perjury and false declarations, and in obstruction of justice and government
The US government is believed to have launched an investigation into the
events and circumstances leading up to the revocation of Frederick’s visa.
In particular, one or more Saint Lucia women are reported to have traded
sexual favours to procure the co-operation of US embassy officials in
As a result, according to so far unconfirmed reports, certain State
Department and/or US embassy officials have been demoted and/or
otherwise disciplined over the incident, although the continued existence of
a “backchannel” line of communication between the Bridgetown embassy
and elements in Saint Lucia sympathetic to the SLP has been uncovered
just within the last few days.
Furthermore, Anthony and four other senior government officials – foreign
affairs minister Alva Baptiste; national security minister Phillip La
Corbiniere; commissioner of police Vernon Francois; and George
Deterville, a former police superintendant now working directly in the
Prime Minister’s Office -- were reportedly asked to attend a meeting
concerning the matter at the Bridgetown embassy over one year ago -- on
or about Monday, July 16, 2012 -- when they were told to provide specific
information as to the nature and sources of the allegations against
Frederick and given a deadline by which to do so.
The prime minister’s press secretary has not responded to a request for
confirmation and comment about the meeting in Barbados in July last year
or the outcome thereof and, although acknowledging our inquiries, neither
the State Department nor the US Embassy in Bridgetown has so far
provided any substantive comment.
However, a subsequent failure to meet the US ultimatum to provide the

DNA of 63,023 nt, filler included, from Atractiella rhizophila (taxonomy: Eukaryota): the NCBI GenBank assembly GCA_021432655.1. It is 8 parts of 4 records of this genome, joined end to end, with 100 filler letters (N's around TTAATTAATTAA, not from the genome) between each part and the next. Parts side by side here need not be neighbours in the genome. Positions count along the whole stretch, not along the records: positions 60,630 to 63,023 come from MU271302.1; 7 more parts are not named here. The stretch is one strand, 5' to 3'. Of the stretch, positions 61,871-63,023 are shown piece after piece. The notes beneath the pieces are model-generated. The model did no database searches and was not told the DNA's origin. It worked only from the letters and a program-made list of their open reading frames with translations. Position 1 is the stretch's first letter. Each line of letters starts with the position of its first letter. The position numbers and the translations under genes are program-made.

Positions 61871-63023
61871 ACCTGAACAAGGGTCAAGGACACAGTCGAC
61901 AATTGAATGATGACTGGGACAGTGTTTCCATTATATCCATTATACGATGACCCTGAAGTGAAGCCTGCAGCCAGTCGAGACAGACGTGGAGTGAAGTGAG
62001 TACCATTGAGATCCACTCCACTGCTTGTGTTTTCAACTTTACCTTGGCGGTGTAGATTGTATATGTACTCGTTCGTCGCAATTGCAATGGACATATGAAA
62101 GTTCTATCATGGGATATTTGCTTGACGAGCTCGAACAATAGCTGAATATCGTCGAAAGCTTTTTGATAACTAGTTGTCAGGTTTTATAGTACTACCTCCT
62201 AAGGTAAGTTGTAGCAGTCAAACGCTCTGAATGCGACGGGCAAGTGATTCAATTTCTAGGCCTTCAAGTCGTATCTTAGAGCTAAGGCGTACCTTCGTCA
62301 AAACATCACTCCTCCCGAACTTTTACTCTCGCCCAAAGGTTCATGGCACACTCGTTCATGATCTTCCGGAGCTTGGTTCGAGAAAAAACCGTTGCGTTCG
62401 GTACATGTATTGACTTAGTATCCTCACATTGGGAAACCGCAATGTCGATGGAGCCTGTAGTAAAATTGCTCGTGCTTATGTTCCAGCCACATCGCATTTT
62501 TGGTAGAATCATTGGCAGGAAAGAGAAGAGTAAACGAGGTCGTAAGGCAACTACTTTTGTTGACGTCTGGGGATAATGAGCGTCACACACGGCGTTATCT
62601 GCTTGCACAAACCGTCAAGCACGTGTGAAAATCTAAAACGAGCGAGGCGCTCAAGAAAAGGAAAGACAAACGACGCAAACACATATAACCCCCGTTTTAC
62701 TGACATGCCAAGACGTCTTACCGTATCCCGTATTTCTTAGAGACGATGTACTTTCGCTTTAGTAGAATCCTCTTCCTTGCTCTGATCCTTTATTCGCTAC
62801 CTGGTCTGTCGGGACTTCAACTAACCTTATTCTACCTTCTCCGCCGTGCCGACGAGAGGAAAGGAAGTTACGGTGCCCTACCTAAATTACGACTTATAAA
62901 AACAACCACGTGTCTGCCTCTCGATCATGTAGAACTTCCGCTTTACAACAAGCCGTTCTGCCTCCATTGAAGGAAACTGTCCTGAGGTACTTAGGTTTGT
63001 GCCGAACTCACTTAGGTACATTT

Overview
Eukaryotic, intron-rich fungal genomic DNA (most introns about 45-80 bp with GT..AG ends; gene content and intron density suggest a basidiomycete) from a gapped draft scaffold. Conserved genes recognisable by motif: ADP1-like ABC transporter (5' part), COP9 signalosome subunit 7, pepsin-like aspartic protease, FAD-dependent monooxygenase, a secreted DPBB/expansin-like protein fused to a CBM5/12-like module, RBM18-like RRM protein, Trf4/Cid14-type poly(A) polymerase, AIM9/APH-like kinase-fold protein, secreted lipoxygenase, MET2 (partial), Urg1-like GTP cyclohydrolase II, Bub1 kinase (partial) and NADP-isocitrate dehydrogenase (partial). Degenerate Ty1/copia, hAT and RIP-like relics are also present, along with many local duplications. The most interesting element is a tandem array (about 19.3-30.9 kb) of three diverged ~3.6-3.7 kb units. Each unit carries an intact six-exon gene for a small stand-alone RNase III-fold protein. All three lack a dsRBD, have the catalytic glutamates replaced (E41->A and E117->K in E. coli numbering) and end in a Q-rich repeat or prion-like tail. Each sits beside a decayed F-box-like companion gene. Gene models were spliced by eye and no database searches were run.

required information may have played a major role in triggering the
punitive measures against Saint Lucia, although ostensibly presented and
explained as action pursuant to the Leahy Law (named after its principal
sponsor, Senator Patrick Leahy of Vermont), which prohibits assistance to
any unit of the security forces of a foreign country if the secretary of state
has credible information that such unit has committed a gross violation of
Anthony confirmed in a nationally broadcast address on August 20 that the
United States has in fact suspended all assistance to the Royal Saint Lucia
He also claimed that the prohibition under the Leahy Law was grounded in
the killing of 12 individuals by security forces in Saint Lucia in 2010 and
2011, which he pointed out took place under the previous UWP
Anthony went on to explain that the Leahy Law prohibition will not apply
if the US secretary of state determines and reports that the government of
Saint Lucia is taking effective steps to bring the responsible members of
the security forces unit to justice.
However, as such a determination is entirely within the discretion of the
secretary of state – whose officials may have been deliberately and
criminally misled by Anthony’s SLP over the Frederick visa issue – some
doubt must remain as to the likelihood of the State Department taking a
sympathetic or objective approach to the situation unless and until the
matter is resolved to its satisfaction, which could involve the criminal
prosecution of those responsible.